European Commission, Wintershall recognize CCS as “clear means” of decarbonization

World Oil Staff May 22, 2023

(WO) – The European Commission has recognized carbon capture and storage (CCS) as a clear means of decarbonizing the industrial sector and has set up support programs for this purpose. “This strengthens us in our plans to build up a new business field with CCS and hydrogen projects,” said Hugo Dijkgraaf, Chief Technology Officer of Wintershall Dea, at a panel discussion with political stakeholders on May 22 in Brussels. “Climate change must urgently be stopped. Low-carbon hydrogen and CCS are two solutions to complement renewables. With our CCS and hydrogen activities, we plan to save 20 to 30 million tonnes of CO2 annually by 2040.”

Dijkgraaf considers the recent European Commission proposal for a Net-Zero Industry Act (NZIA) a “boost” for CCS, as it calls CCS a “strategic net zero technology” that should benefit from faster permitting and easier access to funding. The act also formulates a very ambitious EU injection-capacity goal of 50 million tonnes per year as early as 2030, which would encourage CCS companies to deploy CCS at scale in order to meet the European climate targets.

Dijkgraaf suggested, however, that CO2 from the EU stored in European Economic Area (EEA) countries like Norway should also count for the injection target, considering Norway’s enormous storage potential. Equally important, he continued, is that Member States and EEA countries make enough licenses available, such as by organising exploration licensing rounds.

As a general matter, the EU is signaling a strong willingness to act with its programs, such as the Innovation Fund, Horizon Europe and the recently revised TEN-E regulation, which now includes cross-border CO2 networks as an additional priority.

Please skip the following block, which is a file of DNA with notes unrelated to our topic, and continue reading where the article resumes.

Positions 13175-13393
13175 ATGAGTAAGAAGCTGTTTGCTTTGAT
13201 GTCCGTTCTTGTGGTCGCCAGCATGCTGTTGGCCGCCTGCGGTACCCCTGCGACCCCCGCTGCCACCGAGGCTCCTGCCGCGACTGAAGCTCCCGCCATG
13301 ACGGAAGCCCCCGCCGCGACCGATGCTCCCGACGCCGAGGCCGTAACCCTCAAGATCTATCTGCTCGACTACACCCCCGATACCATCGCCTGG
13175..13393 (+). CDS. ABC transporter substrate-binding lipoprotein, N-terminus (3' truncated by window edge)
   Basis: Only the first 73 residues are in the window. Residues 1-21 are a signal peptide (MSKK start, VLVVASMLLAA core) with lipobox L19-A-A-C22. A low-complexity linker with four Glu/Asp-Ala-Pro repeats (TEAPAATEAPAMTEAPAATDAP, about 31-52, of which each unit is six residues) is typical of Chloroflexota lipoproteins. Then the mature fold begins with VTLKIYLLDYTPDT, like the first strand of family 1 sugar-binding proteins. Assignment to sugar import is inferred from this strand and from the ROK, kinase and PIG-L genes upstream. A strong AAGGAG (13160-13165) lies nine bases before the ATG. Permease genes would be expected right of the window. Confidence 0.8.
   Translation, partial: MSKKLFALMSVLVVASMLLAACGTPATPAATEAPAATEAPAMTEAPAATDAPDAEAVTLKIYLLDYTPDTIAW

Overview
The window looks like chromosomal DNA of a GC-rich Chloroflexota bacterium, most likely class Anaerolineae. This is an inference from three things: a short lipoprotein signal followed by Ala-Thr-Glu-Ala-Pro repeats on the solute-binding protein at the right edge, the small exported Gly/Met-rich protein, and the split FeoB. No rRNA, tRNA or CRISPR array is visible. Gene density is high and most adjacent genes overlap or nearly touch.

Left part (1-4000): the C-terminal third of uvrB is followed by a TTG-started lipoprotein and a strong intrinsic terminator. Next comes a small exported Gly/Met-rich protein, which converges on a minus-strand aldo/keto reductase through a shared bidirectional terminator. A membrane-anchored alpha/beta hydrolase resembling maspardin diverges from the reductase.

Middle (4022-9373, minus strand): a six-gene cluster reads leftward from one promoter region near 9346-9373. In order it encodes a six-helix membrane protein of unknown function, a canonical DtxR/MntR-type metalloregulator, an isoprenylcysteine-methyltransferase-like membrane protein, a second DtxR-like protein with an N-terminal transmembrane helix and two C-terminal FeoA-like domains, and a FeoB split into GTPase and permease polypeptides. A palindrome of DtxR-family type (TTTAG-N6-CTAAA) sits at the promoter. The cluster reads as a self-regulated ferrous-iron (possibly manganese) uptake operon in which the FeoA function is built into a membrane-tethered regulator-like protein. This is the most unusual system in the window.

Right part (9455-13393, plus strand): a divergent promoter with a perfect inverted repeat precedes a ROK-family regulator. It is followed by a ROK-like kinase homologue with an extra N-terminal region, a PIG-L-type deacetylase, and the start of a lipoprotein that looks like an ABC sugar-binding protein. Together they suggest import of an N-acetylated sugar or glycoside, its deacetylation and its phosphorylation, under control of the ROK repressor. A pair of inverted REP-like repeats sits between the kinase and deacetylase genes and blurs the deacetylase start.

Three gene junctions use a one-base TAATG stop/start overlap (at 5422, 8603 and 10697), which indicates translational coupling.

Decarbonizing industry and building up a CCS market

“The European Commission understands that if Europe wants to remain competitive as an industrial location, we need pragmatic, fast and affordable solutions to decarbonize,” Dijkgraaf noted. “To pursue our ambitious targets, we need reliable framework conditions from policymakers and continued political support. The restructuring of industry is a mammoth task shared by industry, politics and the energy sector.”

Wintershall Dea plans to offer CCS primarily as a service for those industries which will not be able to completely avoid CO2 emissions in the future, even after electrification. The CO2 will be transported from the industrial emitter via a CO2 transport network to CO2 collection points and, from there, to safe storage sites under the seabed of the North Sea. “We want to be the architect of the entire CCS value chain, helping to drive the decarbonization of industry and thereby prevent deindustrialization in emission-intensive sectors,” says Dijkgraaf.

A well-functioning emissions trading system (ETS) can be an important driver for developing the market, since emitters do not have to buy CO2 allowances for CO2 that is stored safely and permanently. Additional drivers for making CCS a business case could be carbon contracts for difference (CCfDs), which are still under discussion in Germany, and which entail a long-term contract between the state and the emitter to help offset the higher costs of green production. A similar pull could come from green procurement requirements by the state.

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